Occupation: Courts Policy Analyst
Location: San Francisco
Favorite Restaurant: Manor Coffee Shop
Reviewed Manor Coffee House: Saturday, April 17, 2010
West Portal’s humble Manor Coffee Shop is a diner and proudly so. That makes this cheery place one of an ever-increasingly rare breed in the city. And while a lot of places are described as “authentic neighborhood,” the Manor’s red vinyl booths and counter stools have been that way for years. While there are many homey touches on the walls illustrating San Francisco history, it’s not dusty or stodgy, and once you’ve been in a couple of times, the pink-uniformed waitresses will remember you thereafter. It’s not self-consciously retro or overrun by hipsters, like at similar places in the Mission and the Castro. I especially appreciate the attention they pay to the area seniors, and that they have kept their prices reasonable. The service is great: friendly, prompt, and efficient.
You do not go to the Manor to have your capers sourced or to ponder the mouthfeel of your Sauce Mornay. The food is traditional, tasty diner, of high quality, and a very good value.
On this visit, my dining companion had the cheeseburger for an early lunch, and it is a sublime example of what the Manor does well. The burger is cooked to order and is the perfect size, not too big. It’s a great example of the way the Manor does not go for unappetizingly gargantuan portions, which many people mistake for “value.” The plate has enough to keep you satisfied, and is served with fries that are nice and potato-y, much like at In-and-Out Burger, but better and cooked just a little crispier.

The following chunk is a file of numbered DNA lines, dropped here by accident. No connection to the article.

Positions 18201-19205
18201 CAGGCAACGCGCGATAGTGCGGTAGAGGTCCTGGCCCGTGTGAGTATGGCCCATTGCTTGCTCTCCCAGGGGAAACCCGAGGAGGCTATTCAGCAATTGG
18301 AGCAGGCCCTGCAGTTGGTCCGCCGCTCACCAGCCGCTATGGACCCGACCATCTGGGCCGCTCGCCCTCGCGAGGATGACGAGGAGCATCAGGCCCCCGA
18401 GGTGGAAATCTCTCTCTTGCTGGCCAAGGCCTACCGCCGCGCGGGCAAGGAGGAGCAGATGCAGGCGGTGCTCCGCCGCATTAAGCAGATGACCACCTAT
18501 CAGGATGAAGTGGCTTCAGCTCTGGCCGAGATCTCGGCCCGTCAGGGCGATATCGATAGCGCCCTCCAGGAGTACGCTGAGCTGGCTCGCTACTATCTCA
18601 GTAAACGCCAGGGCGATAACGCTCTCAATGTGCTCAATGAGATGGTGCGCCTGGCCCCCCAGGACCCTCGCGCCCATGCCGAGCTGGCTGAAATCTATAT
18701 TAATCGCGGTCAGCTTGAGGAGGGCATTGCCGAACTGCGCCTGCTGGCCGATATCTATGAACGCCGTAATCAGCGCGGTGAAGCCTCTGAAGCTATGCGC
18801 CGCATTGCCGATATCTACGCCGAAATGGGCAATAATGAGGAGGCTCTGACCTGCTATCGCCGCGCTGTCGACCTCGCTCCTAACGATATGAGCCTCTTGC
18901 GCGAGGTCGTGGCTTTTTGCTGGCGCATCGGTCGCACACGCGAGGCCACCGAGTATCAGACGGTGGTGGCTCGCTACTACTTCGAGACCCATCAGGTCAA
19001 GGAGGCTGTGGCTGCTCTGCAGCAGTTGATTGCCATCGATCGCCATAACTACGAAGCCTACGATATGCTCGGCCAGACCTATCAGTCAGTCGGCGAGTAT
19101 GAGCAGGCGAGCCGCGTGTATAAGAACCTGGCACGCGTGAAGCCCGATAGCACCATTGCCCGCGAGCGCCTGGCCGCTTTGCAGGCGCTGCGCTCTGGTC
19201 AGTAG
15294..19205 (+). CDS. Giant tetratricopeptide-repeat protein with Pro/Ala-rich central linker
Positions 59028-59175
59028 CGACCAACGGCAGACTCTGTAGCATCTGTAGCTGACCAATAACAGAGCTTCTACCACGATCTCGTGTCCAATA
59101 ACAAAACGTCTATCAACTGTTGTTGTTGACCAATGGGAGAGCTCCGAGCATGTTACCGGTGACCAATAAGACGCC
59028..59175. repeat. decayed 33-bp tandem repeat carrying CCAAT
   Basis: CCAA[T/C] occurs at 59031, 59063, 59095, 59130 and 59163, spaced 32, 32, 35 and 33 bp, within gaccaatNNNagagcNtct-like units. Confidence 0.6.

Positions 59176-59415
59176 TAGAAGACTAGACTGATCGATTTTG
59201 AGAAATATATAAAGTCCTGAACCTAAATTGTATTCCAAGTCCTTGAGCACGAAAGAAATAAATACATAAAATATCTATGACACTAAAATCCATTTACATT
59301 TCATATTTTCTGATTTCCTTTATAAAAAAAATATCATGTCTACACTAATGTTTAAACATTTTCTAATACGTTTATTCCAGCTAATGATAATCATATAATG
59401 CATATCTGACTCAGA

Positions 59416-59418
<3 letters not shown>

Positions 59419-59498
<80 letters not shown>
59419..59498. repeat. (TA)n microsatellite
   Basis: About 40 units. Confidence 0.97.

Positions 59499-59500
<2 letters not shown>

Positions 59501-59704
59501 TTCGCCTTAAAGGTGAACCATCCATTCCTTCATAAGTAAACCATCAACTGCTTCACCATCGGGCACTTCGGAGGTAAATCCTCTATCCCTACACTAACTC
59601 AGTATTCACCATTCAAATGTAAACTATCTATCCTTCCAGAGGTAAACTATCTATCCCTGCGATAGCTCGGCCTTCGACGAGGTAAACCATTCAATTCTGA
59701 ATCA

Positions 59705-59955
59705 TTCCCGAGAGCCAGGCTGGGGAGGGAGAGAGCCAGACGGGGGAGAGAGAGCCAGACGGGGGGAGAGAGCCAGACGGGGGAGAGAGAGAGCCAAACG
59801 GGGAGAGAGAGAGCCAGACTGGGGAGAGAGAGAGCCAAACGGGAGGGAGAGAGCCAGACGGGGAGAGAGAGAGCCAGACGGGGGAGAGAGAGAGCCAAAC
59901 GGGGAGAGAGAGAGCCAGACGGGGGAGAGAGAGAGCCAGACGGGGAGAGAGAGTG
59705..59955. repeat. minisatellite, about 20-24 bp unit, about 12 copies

The breakfast choices are many. You can have eggs any way you’d like, as well as sausage, bacon, ham in a bunch of different combinations, including the rib-eye steak and eggs. I always used to think, “Well, if I want a steak I’d go to a steakhouse,” but on this visit I decided to try it and I’m glad I did. The huge steak was cooked to perfect medium on the griddle and served with a mondo-sized bottle of A-1 Sauce. The meat was tender and juicy, and our waitress Nancy explained it’s because they slice each steak individually off the roast prior to cooking. This is a coffee shop steak, mind you, and I’d suggest asking them to throw on a little extra salt and pepper before they cook it. However, a bite of the meat smothered in the sunny yolks from the perfect fried eggs with a touch of A-1 is Americana on a plate. Throw in a couple of bites of crispy on the outside, tender on the inside hash browns (not the played-out “breakfast potatoes”), and it’s the perfect hangover meal.
The menu has a gazillion other options, among them crispy waffles and fluffy pancakes, a yummy Patty Melt, and, two nights a week, a perfect Proustian French dip sandwich, piled with roast beef and served with an au jus that took me back to my childhood when it was my go-to restaurant pick on cross-country car trips. What is also great about the Manor is that they treat the extensive menu more like a set of guidelines; you can take this out here, substitute something else there, throw two things together, and the Manor will do it and make you happy.